5 – Build social elements into the heart of the programme, not just as call in format.
The tokenism that surrounds social media’s use within marketing and broadcasting is lazy and naïve in most cases. “We want to hear your thoughts”, “This is what you think!”, “tweet the hashtag ‘iluvmystation’ to win prizes”; all terrible ways that commentary is sourced and fed back en masse in radio broadcasts (not exclusively). Social media is not a posture to make a station seem like it cares about listeners, nor is it a way for it to feel contemporary. If you want to harness the power of social media in broadcasts, open up and risk something integral to your programme and brand. Aggregation and the wisdom of crowds has its place is certain scenarios, but generally social media is about reaching out to places you wouldn’t otherwise know about, hearing about it verbatim at the time and reacting immediately. Hearing Rio Ferdinand’s intimate thoughts about the racism towards his brother or his interaction with England colleague Ashley Cole is fascinating and revealing. Reading reports from across London when the riots were going on, from both the officials and people on the streets was astonishing. If you bring the elements of revelation, reaction and responsive change as a result of this interaction into a programme, it will not feel tokenistic and will live a life outside as well as within your broadcast.
6 – Segment and distribute as part of the production process
As has been happening in places like Radio 1, radio producers don’t clock off after the show has ended. They are segmenting the show for podcasts, ensuring programme descriptions and tracklistings appear for on demand audiences, as well as ensuring photography and videos appear on the programme pages. The radio production teams also ensure updates to social media presences are updated within and after the show, rather than separate digital teams handed the tasks. There is a checklist that each show producer must complete before their day is done, recognising that the real-time elements are no longer just on the radio and the real-time is not the entirety of the show.
7 – Be in the moment and put yourself out in the world.
Surprise people with where you’re broadcasting from. New technologies allow broadcasters to nimbly move around cities, towns and villages without big trucks and ISDN networking. It is about standing out, being bold and being exciting within the station not just within the marketing. By focusing on exclusiveness and liveness, there’s a greater connection with the outside world and the appeal of ‘anything could happen’. This doesn’t mean moving a safe OB studio truck around, it means getting into listeners’ offices, village halls, musicians’ studios, events and colleges.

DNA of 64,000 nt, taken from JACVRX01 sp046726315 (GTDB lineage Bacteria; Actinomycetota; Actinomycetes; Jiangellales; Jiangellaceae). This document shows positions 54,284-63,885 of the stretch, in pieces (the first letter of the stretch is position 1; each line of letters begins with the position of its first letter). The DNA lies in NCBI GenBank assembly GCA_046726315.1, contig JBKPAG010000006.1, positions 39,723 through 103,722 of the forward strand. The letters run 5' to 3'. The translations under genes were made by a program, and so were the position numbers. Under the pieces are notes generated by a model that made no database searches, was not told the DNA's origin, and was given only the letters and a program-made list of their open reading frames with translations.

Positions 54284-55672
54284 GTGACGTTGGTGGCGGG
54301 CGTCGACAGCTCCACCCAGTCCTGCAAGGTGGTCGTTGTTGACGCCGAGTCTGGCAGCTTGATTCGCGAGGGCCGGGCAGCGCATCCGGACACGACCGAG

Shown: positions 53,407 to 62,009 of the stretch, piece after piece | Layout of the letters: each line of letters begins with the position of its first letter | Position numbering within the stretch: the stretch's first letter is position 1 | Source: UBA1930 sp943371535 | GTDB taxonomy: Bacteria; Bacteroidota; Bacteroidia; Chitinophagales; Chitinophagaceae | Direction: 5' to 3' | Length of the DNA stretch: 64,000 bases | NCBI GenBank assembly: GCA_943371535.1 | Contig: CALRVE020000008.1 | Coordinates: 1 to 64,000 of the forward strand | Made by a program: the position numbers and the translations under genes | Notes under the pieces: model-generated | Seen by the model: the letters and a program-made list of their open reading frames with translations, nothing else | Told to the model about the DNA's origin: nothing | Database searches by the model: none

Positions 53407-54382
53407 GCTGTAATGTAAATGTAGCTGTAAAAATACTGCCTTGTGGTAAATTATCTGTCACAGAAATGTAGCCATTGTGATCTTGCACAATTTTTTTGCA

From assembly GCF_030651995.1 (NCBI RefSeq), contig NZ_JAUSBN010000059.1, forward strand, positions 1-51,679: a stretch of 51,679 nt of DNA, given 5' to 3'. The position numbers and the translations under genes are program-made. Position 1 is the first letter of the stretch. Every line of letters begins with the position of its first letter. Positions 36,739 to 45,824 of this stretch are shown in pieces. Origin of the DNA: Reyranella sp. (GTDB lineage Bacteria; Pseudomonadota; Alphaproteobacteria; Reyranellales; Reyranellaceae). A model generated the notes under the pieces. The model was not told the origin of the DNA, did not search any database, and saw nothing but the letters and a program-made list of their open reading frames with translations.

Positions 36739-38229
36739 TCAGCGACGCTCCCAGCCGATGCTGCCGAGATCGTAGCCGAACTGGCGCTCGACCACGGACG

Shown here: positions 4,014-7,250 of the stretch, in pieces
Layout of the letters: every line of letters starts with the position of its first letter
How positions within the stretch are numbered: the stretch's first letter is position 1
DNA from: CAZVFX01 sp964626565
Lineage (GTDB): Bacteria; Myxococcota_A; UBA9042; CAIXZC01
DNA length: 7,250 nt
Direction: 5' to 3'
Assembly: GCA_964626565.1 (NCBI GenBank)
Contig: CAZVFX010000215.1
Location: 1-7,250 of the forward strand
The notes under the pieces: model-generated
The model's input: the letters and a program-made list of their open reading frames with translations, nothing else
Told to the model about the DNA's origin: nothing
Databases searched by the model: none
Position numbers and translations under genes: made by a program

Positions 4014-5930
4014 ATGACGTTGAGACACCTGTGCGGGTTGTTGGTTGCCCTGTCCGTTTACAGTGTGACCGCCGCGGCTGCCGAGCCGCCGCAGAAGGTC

8 – Be visual in your identity.
Screens are everywhere, by packaging your digital products you increase their perceived value. By having a shabby website (that doesn’t work on mobile), poor digital TV design and unappealing podcast or Radio Player imagery, you are turning off a massive potential audience. It is astounding that many stations put more effort into their office receptions than their digital presences, which can reach hundreds of thousands more people.
Every other corner shop now has a sophisticated digital design, that’s because it is cheap to do and most young people now have an eye for great design, so they expect it. Take a look at Capital FM’s website by contrast: it is from the early 2000s, loads the fiddly desktop version on my iPhone, yet advertises a mobile app, which pushes me to watch Capital TV. Across the site are tiny thumbnails straight from Press Association feeds and no investment in original photography. There is very little on this page that associates the content to the station and its output; it seems like any other celebrity gossip site. The only bespoke photography is a collection of guest grip shots in front of big logos, without any variety or variation. What promises to be a video clip of Samuel L. Jackson turns out to be a branded still with the radio audio as an embedded You Tube clip. They do have webcam shot videos of guests on their You Tube channel, but these are badly shot (as opposed to rawly shot) and the channel is branded in a poorly rendered, repeating Capital FM logo. Every one of these embellishments chips away at the brand’s appeal, credibility and value. Maybe today they can trade on the lazy dial and casual listeners, but tomorrow they must change or be left on the wayside.
These suggestions come from being close to the changes in BBC Audio & Music between 2006 and 2011, as well as being an avid and broad listener of commercial, pirate, online only as well as public service radio across the world. If you have an informed opinion or working experience about what might work better in practice, please suggest.